Eleven weeks ago. That’s when the COVID-19 pandemic got real for me. David (Number Four) and I were driving down from Summit County early on March 15, the Sunday morning that the ski industry closed their resorts because of COVID outbreaks in Colorado. The empty parking lot at Keystone Resort on a prime spring skiing day was eerie, and things snowballed quickly from that morning. We decided to isolate as advised since we had been in Summit County, but within just nine days Denver announced a Stay at Home order followed quickly by a statewide order.
That first week was really hard for me, as nothing seemed remotely normal. I’m a person who needs need facts, and there were few to be found. I was glued to the TV watching the daily White House press briefings which only added to my agitation. I checked the NY Times interactive coronavirus tracking map several times a day, watching the numbers first escalate rapidly in Italy, my home away from home, but then before I knew it, watching the US start spinning out of control. As I tend to do in times of stress, I ate a lot of chips that week.
Eleven weeks later, I’m not sure whether it’s good or bad that I’ve accepted this new normal, but this is my life now. With my volunteer positions all on hold, I now spend four days a week babysitting my 2 1/2-year-old grandson so his parents can get their work done from home. I cook every single day and I do blog posts for most of the recipes I make, finding it a perfect activity for when he’s napping. I used to loathe doing the dishes, but now I end each day by running a full dishwasher and start each day by unloading it.
I have a routine for grocery shopping – once a week only, mask on, as quickly as possible, hand sanitizer before I touch my car handle to open the door, fully wash my hands when I’m home. I almost never touch my face anymore, not a hard habit to break we’ve all learned. I’m like a ninja on my walks, easily skirting twenty feet away from anyone coming my way or who I need to pass. I’m laser focused on my bike rides, pulling my mask over my face when I’m within 30 feet of people, then pulling it off for air when I’m alone for a stretch.
I’ve gotten comfortable being with a small group of friends in a socially distanced outdoor setting. Three couples on a patio for dinner, the food kept a safe distance from everyone with a bottle of hand sanitizer next to the food. Two friends outside for a cocktail. David’s family spread out across the street and driveway for a taco party. Golfing, with my own push cart, keeping my distance from my friends. Exercising outside with my girlfriends instead of our weightlifting routine in my basement since this feels safer for now.
Sure, there are lots of things I really miss. I miss my kids who live in Brooklyn and on the Western Slope. I miss hugging people. I miss cooking and entertaining on a larger scale for friends and family. I miss the volunteer work that filled my schedule. And I really, really miss traveling. But, this is my normal, at least for now, and I’m trying hard to stay calm and be patient, even though anyone who knows me knows this is most definitely not my strong suit. But honestly, I’m trying as hard as I can.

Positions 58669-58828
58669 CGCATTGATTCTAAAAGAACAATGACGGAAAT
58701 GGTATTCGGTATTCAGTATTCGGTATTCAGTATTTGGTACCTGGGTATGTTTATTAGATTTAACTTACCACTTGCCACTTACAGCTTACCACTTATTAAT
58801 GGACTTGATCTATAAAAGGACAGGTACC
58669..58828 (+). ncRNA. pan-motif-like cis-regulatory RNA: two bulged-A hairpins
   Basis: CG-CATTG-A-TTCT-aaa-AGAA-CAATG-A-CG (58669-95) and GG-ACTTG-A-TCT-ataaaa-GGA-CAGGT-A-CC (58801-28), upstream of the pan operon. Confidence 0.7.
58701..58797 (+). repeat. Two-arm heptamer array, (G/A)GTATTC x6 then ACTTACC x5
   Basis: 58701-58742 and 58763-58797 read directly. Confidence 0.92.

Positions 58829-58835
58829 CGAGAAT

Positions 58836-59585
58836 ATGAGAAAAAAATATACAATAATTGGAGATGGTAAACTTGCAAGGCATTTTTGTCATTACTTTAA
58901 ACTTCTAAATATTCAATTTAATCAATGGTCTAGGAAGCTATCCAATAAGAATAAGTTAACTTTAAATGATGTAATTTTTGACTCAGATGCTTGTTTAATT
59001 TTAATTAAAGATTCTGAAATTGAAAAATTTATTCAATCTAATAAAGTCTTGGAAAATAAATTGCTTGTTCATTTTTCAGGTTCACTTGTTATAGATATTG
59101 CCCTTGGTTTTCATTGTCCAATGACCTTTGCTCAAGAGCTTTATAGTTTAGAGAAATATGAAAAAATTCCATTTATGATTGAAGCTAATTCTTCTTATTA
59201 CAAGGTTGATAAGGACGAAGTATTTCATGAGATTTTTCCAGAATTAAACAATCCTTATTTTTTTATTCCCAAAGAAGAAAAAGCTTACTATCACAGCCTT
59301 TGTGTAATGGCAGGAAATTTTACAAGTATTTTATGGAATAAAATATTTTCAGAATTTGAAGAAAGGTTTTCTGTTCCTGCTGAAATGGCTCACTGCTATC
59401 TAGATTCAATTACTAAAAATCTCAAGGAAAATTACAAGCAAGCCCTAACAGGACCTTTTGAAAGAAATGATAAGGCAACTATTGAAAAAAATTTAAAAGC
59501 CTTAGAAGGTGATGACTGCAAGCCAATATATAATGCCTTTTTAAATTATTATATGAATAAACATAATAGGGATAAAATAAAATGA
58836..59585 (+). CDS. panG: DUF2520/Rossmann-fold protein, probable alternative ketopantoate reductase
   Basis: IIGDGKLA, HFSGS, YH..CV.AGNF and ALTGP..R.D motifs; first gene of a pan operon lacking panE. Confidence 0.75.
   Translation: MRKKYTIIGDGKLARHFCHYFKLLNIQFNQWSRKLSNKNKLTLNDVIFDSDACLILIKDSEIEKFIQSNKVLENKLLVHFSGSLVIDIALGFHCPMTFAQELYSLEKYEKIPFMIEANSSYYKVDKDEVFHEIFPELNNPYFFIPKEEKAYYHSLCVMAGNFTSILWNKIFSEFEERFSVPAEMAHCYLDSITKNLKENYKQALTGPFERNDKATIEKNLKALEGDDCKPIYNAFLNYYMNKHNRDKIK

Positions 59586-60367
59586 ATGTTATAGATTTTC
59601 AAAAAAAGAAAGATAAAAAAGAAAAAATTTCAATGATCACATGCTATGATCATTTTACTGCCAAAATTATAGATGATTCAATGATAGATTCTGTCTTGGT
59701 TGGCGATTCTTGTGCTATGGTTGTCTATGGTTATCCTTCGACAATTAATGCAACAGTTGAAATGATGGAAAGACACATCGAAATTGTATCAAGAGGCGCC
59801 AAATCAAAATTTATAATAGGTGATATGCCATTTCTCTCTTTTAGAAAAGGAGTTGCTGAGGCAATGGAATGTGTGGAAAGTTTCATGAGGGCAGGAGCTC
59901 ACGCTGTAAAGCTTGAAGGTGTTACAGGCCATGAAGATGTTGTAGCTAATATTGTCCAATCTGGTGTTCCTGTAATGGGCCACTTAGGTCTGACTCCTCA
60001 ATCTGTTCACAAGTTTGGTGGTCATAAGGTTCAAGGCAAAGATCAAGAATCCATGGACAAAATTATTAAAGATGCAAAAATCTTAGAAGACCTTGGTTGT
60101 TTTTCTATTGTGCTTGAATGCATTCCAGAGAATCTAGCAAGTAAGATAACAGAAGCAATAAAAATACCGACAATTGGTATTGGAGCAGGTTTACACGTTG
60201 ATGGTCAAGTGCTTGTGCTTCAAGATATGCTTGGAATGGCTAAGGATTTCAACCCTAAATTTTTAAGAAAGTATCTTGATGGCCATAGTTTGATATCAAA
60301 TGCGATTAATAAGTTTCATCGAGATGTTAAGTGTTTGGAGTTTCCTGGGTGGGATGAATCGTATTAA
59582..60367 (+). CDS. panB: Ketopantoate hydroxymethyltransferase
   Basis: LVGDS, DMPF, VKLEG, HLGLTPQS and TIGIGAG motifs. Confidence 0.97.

Set against the backdrop of the pandemic-induced new normal, is the new normal of my life with David. It was a year ago today that we met online, and from our first date the week after, I was smitten. Our relationship blossomed quickly – too quickly some friends feared, but I just didn’t see any reason to take things slowly. We were both excited when he moved in last fall, but it didn’t feel normal for either of us, and it took time for both of us to learn how to navigate our new relationship in a shared home.
But now, we’ve built a life together. I cook for him; he cleans the house for me. I grocery shop; he does the liquor store run. I do the laundry; he makes the bed. We share what’s going on in our kids’ lives and help each other navigate the subtleties of parenting kids in their 30s and 40s. He’s teaching me about collectible cars and dominoes; I’m teaching him about wine and cribbage. I pick the romantic comedies to watch; he picks the action films. He feeds the dogs in the morning and I let them out before bed. He trains them and I spoil them. 🙂
We’re learning to work as a team doing home improvement projects. He’s learning I have more skills than he’s used to a woman having; I’m learning to give up control and let him handle things. We share a love of symmetry which makes many decisions easy. But we also have completely different approaches to tackling problems which makes some projects hard (like that garage floor we just refinished). We’re learning to understand each other’s point of view and to bend and adjust. I’m far more comfortable saying I was wrong now than I’ve ever been; he accepts when I’m right.
I usually eat sprouted grain toast in the morning; he eats chocolate chip cookies that I make for him. I’m sharing my love of Italian food with him; he’s teaching me all about Puerto Rican dishes. We both like our hotdogs plain, without a bun. Neither of us likes condiments on our burgers. We like the same kinds of sushi, and we both love tacos and avocados. He taught me to enjoy bourbon and I’ve perfected an Old Fashioned, which we both love, made with Knob Creek bourbon, Luxardo cocktail cherries, and agave.
It no longer shocks me to see him standing at the bathroom sink shaving or toweling off after a shower. It no longer seems strange to see his clothes hanging in our closet across from mine. I’m no longer surprised when the garage door goes up and I see his car parked there. His presence here now seems completely natural.
So today, in a world that seems so far from normal, we’re happy to be celebrating our new normal together.